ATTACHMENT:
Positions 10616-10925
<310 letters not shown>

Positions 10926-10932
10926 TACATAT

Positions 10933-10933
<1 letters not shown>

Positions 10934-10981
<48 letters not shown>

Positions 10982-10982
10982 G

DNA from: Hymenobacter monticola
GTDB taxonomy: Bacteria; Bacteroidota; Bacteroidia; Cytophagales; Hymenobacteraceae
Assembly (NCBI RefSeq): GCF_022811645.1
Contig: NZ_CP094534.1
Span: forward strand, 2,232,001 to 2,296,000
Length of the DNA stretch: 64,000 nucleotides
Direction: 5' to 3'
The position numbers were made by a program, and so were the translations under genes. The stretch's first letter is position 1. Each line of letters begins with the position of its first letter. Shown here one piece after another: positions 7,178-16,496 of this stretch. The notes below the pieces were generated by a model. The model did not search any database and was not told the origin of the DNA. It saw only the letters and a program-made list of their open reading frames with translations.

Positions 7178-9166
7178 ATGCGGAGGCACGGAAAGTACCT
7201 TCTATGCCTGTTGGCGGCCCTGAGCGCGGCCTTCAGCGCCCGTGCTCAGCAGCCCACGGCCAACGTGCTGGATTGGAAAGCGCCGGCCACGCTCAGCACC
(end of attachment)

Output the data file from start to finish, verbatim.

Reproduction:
Positions 10616-10925
<310 letters not shown>

Positions 10926-10932
10926 TACATAT

Positions 10933-10933
<1 letters not shown>

Positions 10934-10981
<48 letters not shown>

Positions 10982-10982
10982 G

DNA from: Hymenobacter monticola
GTDB taxonomy: Bacteria; Bacteroidota; Bacteroidia; Cytophagales; Hymenobacteraceae
Assembly (NCBI RefSeq): GCF_022811645.1
Contig: NZ_CP094534.1
Span: forward strand, 2,232,001 to 2,296,000
Length of the DNA stretch: 64,000 nucleotides
Direction: 5' to 3'
The position numbers were made by a program, and so were the translations under genes. The stretch's first letter is position 1. Each line of letters begins with the position of its first letter. Shown here one piece after another: positions 7,178-16,496 of this stretch. The notes below the pieces were generated by a model. The model did not search any database and was not told the origin of the DNA. It saw only the letters and a program-made list of their open reading frames with translations.

Positions 7178-9166
7178 ATGCGGAGGCACGGAAAGTACCT
7201 TCTATGCCTGTTGGCGGCCCTGAGCGCGGCCTTCAGCGCCCGTGCTCAGCAGCCCACGGCCAACGTGCTGGATTGGAAAGCGCCGGCCACGCTCAGCACC